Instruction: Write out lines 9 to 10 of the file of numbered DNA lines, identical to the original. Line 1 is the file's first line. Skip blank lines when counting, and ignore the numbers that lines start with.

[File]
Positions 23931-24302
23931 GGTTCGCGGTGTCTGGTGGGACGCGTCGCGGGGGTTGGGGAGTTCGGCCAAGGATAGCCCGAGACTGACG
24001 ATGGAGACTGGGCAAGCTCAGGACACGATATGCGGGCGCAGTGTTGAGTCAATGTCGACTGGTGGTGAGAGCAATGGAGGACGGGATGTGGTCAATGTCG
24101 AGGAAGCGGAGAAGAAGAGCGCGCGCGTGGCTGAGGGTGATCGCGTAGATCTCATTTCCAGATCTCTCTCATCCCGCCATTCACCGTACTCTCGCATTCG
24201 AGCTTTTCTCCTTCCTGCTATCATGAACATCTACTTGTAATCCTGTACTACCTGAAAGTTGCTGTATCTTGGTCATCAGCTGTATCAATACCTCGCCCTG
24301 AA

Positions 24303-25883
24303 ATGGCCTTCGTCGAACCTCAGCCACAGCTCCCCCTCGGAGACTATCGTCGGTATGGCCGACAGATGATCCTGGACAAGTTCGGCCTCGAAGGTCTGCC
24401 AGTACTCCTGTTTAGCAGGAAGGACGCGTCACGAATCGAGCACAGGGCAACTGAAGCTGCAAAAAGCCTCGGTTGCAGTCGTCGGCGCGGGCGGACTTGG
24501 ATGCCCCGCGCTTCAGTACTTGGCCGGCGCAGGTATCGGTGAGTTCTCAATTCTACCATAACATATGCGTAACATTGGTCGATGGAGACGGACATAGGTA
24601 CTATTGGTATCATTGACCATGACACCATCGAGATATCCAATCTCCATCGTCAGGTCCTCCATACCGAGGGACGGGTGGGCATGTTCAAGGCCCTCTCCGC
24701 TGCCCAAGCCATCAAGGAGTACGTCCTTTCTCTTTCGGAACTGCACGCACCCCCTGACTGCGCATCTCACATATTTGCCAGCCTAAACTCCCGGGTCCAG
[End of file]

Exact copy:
24401 AGTACTCCTGTTTAGCAGGAAGGACGCGTCACGAATCGAGCACAGGGCAACTGAAGCTGCAAAAAGCCTCGGTTGCAGTCGTCGGCGCGGGCGGACTTGG
24501 ATGCCCCGCGCTTCAGTACTTGGCCGGCGCAGGTATCGGTGAGTTCTCAATTCTACCATAACATATGCGTAACATTGGTCGATGGAGACGGACATAGGTA